Former family ice cream shop has rich history

Aug 10, 2018

There's nothing like ice cream on a hot summer day, and in 1920s Marion, no one knew that better than Viggo V. Petersen.

After immigrating to the U.S. from his native Denmark, Petersen worked as a chef for the family of Harry E. Converse at The Moorings. When the house was torn down and Petersen's services were no longer needed, the Converse family gave him the equipment for making ice cream, and a business was born.

Petersen opened his ice cream parlor in the carriage house/barn next to 9 Cottage Street in 1921, making what became known locally as New England's best homemade ice cream.

Sippican Historical Society Archivist Leslie Piper found several examples of Petersen's artfully designed ice cream boxes in the Sippican Historical Society archives.

One pint box displays images of beautiful women gazing in anticipation at the frozen treat. The ornately decorated box proclaims that the ice cream is also "healthful," "supreme quality," and "full of goodness."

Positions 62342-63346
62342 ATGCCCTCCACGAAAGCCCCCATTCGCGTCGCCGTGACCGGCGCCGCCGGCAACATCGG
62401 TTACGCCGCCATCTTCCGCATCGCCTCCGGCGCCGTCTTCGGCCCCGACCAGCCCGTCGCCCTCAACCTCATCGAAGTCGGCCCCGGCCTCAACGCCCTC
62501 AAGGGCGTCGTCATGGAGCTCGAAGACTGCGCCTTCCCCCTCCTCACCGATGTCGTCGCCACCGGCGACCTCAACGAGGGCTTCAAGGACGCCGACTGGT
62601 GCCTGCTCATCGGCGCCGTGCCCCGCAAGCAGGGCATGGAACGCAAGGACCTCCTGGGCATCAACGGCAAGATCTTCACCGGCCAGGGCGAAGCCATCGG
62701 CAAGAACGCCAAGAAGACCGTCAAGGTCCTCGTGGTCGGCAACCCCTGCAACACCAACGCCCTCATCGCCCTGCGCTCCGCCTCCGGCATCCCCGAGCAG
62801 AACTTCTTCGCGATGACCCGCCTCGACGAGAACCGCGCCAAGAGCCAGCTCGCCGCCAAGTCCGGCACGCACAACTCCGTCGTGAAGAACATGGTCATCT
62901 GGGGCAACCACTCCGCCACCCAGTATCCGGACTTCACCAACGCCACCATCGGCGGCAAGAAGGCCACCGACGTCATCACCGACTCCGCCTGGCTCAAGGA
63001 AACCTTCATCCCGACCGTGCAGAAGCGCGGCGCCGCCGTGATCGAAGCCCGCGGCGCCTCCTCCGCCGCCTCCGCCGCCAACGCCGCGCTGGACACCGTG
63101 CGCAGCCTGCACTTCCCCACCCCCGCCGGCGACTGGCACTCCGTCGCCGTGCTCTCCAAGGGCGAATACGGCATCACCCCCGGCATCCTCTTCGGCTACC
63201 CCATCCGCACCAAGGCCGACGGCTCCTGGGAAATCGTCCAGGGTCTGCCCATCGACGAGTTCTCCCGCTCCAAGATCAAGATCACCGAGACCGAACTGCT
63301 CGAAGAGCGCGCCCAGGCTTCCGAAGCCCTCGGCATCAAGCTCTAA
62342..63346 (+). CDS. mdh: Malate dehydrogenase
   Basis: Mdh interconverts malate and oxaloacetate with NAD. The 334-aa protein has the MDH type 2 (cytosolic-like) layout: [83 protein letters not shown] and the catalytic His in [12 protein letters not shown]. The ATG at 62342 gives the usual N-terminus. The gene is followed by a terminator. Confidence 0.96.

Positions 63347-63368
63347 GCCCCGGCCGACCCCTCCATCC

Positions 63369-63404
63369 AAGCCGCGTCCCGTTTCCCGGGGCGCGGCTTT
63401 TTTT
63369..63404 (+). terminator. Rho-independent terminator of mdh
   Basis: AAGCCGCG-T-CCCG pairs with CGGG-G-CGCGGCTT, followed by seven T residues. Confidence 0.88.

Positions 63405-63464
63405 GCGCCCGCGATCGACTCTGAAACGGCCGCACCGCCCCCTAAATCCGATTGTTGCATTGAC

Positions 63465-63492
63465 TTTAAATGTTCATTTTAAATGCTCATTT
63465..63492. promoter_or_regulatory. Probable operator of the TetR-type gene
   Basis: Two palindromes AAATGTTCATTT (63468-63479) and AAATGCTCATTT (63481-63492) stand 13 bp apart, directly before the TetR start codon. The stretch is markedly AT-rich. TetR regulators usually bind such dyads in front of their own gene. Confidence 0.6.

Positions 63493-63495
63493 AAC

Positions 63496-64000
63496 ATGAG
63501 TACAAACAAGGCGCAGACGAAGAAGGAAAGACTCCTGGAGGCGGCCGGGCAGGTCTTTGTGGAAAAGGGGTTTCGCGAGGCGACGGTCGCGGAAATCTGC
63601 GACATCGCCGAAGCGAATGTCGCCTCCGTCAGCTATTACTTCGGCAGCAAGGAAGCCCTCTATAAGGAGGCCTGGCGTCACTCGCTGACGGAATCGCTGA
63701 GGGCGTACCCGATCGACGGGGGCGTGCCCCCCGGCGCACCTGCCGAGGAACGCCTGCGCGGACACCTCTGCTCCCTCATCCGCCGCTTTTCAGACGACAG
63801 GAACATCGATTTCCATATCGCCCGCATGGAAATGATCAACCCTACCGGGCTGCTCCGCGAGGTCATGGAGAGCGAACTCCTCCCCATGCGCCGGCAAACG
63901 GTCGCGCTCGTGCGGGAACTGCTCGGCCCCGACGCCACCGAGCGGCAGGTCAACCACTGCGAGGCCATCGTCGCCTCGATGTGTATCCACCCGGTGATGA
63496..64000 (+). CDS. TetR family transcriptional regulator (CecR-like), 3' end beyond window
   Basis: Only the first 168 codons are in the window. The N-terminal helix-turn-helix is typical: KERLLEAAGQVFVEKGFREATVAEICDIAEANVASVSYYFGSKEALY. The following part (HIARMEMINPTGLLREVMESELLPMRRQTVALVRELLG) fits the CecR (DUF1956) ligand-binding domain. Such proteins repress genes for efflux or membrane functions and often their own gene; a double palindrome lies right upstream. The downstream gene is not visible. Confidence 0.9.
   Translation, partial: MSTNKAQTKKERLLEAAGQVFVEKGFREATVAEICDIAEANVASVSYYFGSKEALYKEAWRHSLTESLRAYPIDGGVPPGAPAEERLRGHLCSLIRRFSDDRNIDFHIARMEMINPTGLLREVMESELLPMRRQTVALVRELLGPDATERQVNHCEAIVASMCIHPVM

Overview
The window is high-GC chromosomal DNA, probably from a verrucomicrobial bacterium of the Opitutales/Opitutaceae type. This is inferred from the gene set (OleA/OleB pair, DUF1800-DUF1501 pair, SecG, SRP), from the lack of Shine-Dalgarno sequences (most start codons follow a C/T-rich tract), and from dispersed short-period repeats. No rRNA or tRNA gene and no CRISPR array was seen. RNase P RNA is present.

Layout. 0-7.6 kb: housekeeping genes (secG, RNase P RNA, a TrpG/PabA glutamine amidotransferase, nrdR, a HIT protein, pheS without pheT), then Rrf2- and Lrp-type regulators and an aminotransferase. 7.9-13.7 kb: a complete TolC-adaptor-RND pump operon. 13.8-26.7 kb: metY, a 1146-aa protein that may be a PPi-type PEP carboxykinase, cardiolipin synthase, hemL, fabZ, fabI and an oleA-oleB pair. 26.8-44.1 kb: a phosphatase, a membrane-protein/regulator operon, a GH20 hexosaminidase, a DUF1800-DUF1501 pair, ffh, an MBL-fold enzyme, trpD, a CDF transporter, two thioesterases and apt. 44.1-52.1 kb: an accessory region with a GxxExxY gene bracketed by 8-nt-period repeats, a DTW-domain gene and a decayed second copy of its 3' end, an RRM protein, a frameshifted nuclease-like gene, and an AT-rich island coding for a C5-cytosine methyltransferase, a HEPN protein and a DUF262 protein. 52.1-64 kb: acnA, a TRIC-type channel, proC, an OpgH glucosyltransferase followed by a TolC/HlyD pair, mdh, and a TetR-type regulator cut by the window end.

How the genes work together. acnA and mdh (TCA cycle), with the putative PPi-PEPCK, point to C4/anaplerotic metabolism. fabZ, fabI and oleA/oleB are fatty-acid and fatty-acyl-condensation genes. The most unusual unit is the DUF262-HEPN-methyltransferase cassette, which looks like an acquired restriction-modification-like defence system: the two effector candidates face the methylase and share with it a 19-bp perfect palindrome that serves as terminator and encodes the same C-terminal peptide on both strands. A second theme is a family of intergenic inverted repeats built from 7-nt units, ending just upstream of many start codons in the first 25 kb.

Viggo C. Petersen took over the ice cream business after his father's death in 1941, but. due to both wartime cream shortages and the young Petersen's enlistment in the U.S. Army Medical Corps, the ice cream shop was forced to close.

Hoping to learn more about this enterprising family, Piper searched the historical society database and found the John Bates Diaries. The 143-volume collection contains the daily diaries of John Bates from 1908 to 1960.

A clipping from the Dec.  22, 1942 edition of The Standard-Times glued into that day's entry of John Bates' diary records local reaction to the ice cream shop's closing:

"Patrons of Petersen’s will have to find a new place from which to purchase their ice cream, as the popular parlor is now closed for the duration. Closing of the Library for two days a week and reduction of hours on other days caused little comment, but the closing of the ice cream place after being established on Cottage Street for 25 years, has set people talking."

The ice cream shop reopened again after the war, closing for good in the 1970s.